It should be further noted that while “political offices” seem to be exempted from Section 261 (1) of the Omnibus Election Code, the applicability of this provision in the context of the barangay elections is blurred by the fact that Section 38 of the same law mandates that “the barangay election shall be non-partisan.”
In the landmark case of Occeña vs. Comelec (GR Number L-60258, January 31, 1984), the Supreme Court noted that the purpose of this is to “insulate the barangays from the influence of partisan politics.” It is envisioned that the absence of political attachment would “promote objectivity and lack of partisan bias in the performance of their duties.”
In the controversy, allowing national elective officials and political personalities like President Duterte, PDEA Director General Aquino, and DILG OIC Año to intervene in barangay election political activities by campaigning against certain candidates is antithetical to the non-partisan nature of the barangay elections. To be consistent with this non-partisan policy, the exempting clause covering political offices should be deemed inapplicable in the case of barangay elections.
Another anticipated defense of these government officials is that the list was released on April 30, 2018, which is before the start of the May 4 campaign period, citing the case of Penera vs. Comelec (GR Number 181613, November 25, 2009). In Penera, the Supreme Court held that a person who files his certificate of candidacy shall only be considered a “candidate”at the start of the campaign period. Therefore, the barangay officials in the “drug list” are not yet “candidates” when it was released on April 30, as the campaign period was yet to start on May 4.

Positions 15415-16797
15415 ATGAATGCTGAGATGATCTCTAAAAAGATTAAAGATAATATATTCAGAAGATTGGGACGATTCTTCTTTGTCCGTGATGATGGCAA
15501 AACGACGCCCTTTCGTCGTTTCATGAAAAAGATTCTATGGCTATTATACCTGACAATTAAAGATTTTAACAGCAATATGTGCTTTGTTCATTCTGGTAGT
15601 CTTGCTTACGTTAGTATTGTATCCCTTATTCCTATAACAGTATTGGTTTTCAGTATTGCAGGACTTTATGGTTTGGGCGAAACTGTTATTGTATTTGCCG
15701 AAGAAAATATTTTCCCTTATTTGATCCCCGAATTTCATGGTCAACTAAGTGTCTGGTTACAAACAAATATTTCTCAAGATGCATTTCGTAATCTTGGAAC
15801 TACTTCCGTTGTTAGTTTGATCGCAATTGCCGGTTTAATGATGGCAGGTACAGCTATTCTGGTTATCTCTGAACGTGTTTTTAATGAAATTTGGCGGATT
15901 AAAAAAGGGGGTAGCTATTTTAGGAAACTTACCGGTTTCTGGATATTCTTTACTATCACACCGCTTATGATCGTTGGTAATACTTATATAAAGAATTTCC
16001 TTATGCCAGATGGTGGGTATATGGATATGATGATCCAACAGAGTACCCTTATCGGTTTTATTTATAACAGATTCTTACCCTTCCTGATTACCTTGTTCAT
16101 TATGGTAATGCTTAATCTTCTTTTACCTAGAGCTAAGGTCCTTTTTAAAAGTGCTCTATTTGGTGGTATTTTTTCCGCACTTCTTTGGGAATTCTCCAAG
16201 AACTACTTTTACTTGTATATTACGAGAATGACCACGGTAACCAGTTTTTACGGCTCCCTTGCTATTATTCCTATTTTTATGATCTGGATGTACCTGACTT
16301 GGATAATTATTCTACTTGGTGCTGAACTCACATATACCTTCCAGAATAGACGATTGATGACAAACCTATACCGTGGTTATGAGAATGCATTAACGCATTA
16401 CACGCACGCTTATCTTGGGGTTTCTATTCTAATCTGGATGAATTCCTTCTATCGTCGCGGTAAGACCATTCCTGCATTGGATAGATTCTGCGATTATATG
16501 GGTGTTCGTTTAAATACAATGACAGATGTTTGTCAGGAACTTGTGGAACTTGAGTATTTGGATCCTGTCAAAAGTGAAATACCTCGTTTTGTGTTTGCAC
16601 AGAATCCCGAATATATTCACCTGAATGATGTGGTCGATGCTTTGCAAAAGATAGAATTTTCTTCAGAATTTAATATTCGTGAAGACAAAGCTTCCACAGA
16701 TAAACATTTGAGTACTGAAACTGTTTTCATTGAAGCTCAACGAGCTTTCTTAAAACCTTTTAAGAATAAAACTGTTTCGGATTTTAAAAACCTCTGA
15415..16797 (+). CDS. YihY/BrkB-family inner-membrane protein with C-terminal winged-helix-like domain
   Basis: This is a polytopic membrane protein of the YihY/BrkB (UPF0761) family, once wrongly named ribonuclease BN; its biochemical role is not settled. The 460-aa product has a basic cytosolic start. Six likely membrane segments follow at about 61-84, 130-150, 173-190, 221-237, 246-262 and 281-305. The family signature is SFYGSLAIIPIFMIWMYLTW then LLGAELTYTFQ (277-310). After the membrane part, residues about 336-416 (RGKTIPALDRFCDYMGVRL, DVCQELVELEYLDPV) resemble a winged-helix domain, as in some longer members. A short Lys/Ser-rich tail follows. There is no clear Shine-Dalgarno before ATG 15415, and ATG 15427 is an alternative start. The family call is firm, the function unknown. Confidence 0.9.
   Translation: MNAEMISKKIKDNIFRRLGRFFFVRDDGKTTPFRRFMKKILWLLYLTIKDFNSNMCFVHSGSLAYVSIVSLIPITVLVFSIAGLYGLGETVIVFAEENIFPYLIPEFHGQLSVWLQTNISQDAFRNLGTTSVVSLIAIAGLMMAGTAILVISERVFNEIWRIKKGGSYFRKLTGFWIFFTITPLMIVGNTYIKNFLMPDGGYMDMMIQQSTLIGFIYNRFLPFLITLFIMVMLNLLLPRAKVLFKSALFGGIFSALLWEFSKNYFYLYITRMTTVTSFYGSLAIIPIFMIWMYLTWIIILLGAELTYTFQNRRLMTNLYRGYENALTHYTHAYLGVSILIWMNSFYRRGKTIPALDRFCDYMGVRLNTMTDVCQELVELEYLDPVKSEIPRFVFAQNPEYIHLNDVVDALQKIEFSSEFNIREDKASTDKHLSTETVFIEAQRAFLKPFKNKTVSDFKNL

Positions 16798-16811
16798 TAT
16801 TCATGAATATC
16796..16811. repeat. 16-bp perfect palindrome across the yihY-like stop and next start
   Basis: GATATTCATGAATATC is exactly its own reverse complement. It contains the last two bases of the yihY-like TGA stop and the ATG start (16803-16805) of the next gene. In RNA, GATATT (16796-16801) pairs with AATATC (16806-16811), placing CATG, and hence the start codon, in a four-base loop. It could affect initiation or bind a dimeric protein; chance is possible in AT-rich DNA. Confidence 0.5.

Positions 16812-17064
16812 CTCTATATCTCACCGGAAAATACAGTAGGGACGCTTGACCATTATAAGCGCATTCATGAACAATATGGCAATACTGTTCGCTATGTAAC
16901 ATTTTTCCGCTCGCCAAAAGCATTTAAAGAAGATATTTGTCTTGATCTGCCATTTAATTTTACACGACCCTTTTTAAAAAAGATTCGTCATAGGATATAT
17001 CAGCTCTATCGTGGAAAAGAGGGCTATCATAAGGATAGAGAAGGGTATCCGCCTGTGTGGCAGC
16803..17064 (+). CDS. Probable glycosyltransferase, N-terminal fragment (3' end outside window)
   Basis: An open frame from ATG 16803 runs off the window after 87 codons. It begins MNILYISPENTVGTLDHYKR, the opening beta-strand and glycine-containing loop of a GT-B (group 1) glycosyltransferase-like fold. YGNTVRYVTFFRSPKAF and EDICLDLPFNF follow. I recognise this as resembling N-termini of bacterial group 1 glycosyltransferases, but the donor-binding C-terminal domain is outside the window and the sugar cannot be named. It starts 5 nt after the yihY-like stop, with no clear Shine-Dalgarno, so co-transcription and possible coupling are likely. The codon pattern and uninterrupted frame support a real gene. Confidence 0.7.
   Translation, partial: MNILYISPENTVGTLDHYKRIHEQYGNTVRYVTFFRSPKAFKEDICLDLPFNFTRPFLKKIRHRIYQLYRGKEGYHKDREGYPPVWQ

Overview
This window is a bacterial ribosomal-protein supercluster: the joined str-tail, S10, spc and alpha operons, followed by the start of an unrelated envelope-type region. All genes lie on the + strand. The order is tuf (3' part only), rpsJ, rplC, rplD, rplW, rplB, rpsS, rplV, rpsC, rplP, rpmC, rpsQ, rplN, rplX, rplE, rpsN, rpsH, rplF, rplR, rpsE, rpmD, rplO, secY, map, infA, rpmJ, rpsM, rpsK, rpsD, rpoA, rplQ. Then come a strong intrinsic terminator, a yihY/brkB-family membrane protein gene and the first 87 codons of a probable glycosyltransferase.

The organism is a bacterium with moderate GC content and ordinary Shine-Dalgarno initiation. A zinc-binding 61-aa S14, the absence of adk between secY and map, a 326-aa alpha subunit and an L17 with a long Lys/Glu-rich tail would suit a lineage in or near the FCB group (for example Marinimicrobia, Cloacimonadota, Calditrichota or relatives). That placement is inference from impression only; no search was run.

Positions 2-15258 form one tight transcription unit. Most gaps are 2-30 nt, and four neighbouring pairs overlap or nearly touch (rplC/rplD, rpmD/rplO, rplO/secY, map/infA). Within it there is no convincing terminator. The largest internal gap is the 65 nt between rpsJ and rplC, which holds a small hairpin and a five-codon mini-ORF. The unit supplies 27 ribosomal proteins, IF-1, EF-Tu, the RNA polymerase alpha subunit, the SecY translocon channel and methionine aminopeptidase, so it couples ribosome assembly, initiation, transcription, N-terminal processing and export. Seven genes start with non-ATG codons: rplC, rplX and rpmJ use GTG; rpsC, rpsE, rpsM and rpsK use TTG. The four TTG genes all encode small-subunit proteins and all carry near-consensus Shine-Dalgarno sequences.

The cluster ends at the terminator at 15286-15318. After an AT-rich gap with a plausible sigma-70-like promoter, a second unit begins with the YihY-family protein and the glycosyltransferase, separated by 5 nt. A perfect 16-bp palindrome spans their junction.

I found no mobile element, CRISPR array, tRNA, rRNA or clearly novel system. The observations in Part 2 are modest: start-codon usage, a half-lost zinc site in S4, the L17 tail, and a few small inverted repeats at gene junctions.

It must be noted, however, that the coming barangay election is a manual election. The modification of the word “candidate” in Penera was brought about by Republic Act 8436 or the Automated Elections Law, which obviously pertains to an automated election. Its provision therefore has no application to a manual barangay election. For all legal intents and purposes, for the May 14, 2018 elections, one becomes a candidate upon filing of the certificate of candidacy last April 14 to 20.
If found guilty of intervention under Section 261 (i) of the Omnibus Election Code, PDEA, PNP and DILG officials could face imprisonment of not less than one year but not more than 6 years, and shall not be subject to probation. – Rappler.com
Emil Marañon III is an election lawyer. He served as chief of staff of retired Comelec Chairman Sixto Brillantes Jr. He graduated from the SOAS, University of London, where he studied Human Rights, Conflict, and Justice as a Chevening scholar.